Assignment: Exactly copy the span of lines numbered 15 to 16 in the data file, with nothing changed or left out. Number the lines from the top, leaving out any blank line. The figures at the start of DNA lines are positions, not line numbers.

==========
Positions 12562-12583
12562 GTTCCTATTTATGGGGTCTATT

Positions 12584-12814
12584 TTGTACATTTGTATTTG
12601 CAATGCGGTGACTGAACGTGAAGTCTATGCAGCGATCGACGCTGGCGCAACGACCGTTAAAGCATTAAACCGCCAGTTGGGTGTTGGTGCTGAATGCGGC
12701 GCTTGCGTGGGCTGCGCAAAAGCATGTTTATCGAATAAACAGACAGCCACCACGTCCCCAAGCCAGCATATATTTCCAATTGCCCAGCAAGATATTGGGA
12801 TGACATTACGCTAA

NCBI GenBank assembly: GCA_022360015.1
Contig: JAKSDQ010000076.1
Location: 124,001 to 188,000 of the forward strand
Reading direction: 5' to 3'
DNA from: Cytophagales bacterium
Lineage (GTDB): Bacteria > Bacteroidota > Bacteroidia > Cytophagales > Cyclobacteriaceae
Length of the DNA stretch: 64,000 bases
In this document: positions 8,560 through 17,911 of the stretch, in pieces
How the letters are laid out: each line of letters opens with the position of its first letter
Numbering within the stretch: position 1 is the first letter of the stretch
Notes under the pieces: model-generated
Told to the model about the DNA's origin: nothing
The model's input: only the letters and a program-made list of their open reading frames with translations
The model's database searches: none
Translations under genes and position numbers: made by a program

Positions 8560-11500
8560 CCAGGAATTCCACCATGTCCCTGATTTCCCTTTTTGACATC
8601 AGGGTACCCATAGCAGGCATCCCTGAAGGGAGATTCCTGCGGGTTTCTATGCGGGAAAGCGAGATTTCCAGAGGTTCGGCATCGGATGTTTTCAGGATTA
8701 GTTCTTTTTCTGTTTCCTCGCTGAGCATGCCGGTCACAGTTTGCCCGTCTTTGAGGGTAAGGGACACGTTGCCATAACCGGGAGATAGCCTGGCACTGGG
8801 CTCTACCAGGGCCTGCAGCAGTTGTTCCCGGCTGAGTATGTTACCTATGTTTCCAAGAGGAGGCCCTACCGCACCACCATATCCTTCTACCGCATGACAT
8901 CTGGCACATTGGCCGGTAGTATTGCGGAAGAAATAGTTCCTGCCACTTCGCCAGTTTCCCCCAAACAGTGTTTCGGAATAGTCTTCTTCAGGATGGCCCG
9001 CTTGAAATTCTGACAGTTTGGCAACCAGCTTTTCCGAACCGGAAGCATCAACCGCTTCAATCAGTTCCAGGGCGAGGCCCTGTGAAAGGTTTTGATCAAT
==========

In this document: positions 8,560 through 17,911 of the stretch, in pieces
How the letters are laid out: each line of letters opens with the position of its first letter